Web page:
Accelerating Gene Therapies? There's an ETF for That

Within the fast-growing genomics universe, one of the more compelling themes is the evolution of gene therapies – a theme the ARK Genomic Revolution Multi-Sector Fund (CBOE: ARKG) is levered to.

Relative to passive genomics exchange traded funds, the actively managed ARKG can more rapidly adjust gene therapy exposure. For investors, that’s an exciting prospects because gene therapies are the epicenters of improving patient outcomes and, in some cases, cures.

One way that ARKG fits into this equation is that more gene therapy research is indicating long-read sequencing could be a pivotal long-term solution.

“Recently, scientists at the Franics Crick Institute used CRISPR Cas9 to edit embryos and found off-target edits, or unintended changes to the genome, in 16% of them. These off-target edits suggest that more detailed sequencing techniques, perhaps long read sequencing, will be necessary to ensure the safety of gene-editing,” according to a recent note from ARK Investment Management.

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ARKG: Dodging Genomics Pitfalls

Among healthcare ETFs, ARKG is one of the more dominant names when it comes to adequate exposure to long-read sequencing. For investors, that’s an important attribute because that technology can help biotechnology companies avoid some of the pitfalls of gene therapy development and research.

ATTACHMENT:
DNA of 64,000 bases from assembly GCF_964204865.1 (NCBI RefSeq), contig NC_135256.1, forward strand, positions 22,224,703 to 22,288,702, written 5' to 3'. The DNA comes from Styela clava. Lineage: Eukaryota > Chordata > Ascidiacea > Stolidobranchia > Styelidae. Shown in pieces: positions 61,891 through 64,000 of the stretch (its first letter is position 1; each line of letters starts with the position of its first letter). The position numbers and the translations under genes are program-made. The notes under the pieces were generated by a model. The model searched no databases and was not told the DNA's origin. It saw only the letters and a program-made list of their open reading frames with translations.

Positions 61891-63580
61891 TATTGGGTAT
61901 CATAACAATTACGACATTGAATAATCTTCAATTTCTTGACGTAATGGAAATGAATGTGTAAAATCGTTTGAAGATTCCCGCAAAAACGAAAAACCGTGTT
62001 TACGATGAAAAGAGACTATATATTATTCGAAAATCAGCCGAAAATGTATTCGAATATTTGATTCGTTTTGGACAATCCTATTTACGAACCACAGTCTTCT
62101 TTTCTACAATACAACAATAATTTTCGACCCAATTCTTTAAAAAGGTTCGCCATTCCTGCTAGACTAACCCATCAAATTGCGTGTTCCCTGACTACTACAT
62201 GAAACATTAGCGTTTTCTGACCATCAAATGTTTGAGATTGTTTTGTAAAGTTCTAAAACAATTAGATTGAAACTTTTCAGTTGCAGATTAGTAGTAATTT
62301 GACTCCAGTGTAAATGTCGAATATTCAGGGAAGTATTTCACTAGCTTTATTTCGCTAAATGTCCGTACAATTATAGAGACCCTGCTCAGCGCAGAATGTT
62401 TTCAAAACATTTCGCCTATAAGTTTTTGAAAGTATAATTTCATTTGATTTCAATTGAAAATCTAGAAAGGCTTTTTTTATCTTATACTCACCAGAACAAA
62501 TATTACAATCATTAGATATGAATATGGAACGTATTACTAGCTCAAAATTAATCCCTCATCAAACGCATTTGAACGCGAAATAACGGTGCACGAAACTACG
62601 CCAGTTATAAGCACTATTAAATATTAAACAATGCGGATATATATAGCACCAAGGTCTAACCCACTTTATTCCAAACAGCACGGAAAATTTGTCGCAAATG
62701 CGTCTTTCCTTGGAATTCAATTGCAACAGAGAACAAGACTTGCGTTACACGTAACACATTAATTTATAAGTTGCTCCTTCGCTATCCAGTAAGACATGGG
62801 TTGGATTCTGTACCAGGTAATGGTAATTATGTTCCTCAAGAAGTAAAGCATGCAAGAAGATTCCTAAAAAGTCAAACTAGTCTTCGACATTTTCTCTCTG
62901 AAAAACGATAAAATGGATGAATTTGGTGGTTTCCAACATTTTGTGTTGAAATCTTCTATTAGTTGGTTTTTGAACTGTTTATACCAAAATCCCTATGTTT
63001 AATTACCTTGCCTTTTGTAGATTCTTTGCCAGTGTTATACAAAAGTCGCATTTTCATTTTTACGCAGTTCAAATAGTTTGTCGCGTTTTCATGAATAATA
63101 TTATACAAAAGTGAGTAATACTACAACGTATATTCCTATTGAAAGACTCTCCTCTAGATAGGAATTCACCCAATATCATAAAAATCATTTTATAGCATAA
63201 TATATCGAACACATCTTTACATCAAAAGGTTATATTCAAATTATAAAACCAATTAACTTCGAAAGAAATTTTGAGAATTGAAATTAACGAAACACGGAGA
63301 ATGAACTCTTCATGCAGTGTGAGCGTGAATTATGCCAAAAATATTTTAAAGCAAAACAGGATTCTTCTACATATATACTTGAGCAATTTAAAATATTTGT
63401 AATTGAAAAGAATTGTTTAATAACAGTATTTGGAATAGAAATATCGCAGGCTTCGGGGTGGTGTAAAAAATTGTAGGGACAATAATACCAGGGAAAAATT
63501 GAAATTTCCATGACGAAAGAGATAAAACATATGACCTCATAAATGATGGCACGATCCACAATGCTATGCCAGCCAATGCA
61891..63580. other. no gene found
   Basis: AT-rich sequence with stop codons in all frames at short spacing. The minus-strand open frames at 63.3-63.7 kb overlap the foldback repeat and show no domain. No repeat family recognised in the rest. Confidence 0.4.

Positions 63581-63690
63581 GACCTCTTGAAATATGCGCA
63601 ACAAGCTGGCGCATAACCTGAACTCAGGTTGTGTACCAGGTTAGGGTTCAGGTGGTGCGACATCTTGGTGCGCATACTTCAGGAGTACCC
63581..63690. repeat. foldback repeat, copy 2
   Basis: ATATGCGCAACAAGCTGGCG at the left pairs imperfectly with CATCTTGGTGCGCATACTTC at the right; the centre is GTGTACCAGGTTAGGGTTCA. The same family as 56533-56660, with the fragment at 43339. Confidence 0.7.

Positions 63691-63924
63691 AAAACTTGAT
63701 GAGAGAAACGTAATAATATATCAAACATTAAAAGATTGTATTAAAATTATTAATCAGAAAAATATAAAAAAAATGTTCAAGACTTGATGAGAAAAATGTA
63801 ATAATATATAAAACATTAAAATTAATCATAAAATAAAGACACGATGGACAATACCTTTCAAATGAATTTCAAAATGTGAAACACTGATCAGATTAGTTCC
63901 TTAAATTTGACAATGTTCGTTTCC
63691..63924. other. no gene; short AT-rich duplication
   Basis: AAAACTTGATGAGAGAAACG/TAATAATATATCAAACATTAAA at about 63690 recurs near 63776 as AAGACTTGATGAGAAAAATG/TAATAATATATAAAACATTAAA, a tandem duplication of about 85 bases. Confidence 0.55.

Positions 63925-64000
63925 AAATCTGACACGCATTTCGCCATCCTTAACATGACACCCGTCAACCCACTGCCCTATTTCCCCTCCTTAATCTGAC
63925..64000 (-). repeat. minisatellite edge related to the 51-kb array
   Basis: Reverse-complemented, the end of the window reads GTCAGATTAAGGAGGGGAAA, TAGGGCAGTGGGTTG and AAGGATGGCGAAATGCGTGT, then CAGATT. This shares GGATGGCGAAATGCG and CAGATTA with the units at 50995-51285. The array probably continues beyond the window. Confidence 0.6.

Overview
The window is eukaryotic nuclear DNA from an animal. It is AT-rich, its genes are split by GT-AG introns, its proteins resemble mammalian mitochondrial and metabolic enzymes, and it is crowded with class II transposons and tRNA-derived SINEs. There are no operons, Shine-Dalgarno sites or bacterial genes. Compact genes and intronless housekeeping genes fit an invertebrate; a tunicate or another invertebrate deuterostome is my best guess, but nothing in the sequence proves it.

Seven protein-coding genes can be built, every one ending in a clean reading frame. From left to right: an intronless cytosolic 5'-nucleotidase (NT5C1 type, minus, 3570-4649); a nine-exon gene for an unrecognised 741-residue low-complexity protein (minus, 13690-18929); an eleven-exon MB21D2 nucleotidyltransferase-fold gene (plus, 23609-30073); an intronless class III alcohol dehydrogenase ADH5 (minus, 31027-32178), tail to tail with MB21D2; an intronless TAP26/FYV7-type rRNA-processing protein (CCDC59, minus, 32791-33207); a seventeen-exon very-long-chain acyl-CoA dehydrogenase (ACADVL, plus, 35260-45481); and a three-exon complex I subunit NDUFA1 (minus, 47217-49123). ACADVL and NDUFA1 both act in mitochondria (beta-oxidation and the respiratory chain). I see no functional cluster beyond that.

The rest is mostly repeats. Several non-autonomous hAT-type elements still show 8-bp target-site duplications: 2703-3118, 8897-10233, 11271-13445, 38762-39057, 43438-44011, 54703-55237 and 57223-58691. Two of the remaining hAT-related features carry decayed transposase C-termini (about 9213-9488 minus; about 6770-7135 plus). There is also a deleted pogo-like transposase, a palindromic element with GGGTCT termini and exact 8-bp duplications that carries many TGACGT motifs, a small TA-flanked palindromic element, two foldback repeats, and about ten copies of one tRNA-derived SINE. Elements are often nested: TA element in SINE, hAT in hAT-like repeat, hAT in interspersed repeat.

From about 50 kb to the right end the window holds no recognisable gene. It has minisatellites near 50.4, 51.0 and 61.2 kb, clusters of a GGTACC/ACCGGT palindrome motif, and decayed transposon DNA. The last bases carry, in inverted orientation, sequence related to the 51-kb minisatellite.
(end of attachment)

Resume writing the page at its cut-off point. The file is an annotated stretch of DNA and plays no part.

“Adding more trepidation to the debate, several companies including Blue Bird Bio have reported serious adverse events (SAE) from their gene therapy trials. Interpreting whether the SAEs are a function of gene therapy or pre-existing conditions/external factors will be important. Again, long-read sequencing, which is more comprehensive and reliable than short-read sequencing, could provide some important answers,” adds ARK.

Data confirm the importance of long-read sequencing to both healthcare companies and investors. There are a massive number of gene therapies currently in clinical trials.

“Recently, ARK estimated the number of active gene therapy clinical trials at 712, 238 of them initiated in 2020. As the shift to gene therapy trials continues, monitoring their safety profiles will be critical,” notes AKRG’s issuer.

Long-read sequencing technology will likely accelerate, too. Despite the massive growth, scientists will do well to continue to observe one principle.

“Gene therapy holds the promise of curing disease and revolutionizing health care. In these early days, however, scientists must focus on its safety,” concludes ARK.

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The opinions and forecasts expressed herein are solely those of Tom Lydon, and may not actually come to pass. Information on this site should not be used or construed as an offer to sell, a solicitation of an offer to buy, or a recommendation for any product.